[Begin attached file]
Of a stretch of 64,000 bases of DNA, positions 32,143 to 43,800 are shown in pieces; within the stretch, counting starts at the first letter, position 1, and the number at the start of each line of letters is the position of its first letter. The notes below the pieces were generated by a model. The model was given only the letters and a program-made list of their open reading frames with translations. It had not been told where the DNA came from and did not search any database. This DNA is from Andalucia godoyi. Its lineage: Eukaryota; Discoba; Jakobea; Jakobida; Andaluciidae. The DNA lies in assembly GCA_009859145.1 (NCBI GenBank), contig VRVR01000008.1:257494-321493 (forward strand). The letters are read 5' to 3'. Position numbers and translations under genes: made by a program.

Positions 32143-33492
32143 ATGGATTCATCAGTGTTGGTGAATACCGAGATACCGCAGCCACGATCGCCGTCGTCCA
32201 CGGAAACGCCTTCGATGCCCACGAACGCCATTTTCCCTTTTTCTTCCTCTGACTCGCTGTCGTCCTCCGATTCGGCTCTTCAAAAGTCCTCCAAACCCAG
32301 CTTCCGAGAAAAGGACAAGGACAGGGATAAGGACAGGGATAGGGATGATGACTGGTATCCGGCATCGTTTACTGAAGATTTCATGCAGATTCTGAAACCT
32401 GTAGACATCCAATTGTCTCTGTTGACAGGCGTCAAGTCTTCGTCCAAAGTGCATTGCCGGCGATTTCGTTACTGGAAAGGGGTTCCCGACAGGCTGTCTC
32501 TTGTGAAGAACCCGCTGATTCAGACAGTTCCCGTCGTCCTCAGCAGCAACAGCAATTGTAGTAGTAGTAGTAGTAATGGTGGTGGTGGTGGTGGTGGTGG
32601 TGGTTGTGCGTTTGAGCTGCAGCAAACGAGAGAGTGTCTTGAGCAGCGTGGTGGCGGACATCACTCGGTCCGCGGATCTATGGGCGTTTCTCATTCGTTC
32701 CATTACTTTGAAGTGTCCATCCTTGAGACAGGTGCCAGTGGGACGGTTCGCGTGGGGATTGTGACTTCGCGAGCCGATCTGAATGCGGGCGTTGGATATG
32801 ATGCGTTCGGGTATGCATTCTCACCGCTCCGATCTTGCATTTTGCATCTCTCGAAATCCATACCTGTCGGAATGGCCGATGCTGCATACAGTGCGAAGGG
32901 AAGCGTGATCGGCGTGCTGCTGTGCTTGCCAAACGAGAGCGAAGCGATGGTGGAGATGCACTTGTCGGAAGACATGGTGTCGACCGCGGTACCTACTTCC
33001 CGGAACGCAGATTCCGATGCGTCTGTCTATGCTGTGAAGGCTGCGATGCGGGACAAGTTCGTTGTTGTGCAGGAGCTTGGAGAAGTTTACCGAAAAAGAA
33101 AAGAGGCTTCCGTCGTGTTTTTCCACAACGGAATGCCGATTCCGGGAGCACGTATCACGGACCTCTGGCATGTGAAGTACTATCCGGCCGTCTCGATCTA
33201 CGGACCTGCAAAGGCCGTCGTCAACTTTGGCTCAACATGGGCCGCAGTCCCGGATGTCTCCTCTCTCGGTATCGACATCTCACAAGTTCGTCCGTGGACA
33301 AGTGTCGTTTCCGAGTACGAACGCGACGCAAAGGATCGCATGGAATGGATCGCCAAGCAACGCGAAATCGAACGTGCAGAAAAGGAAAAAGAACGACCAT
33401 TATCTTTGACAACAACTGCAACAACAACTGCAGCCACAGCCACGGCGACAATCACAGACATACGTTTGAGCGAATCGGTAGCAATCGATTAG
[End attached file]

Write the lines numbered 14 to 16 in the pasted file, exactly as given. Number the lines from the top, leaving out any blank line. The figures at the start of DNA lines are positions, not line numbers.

33201 CGGACCTGCAAAGGCCGTCGTCAACTTTGGCTCAACATGGGCCGCAGTCCCGGATGTCTCCTCTCTCGGTATCGACATCTCACAAGTTCGTCCGTGGACA
33301 AGTGTCGTTTCCGAGTACGAACGCGACGCAAAGGATCGCATGGAATGGATCGCCAAGCAACGCGAAATCGAACGTGCAGAAAAGGAAAAAGAACGACCAT
33401 TATCTTTGACAACAACTGCAACAACAACTGCAGCCACAGCCACGGCGACAATCACAGACATACGTTTGAGCGAATCGGTAGCAATCGATTAG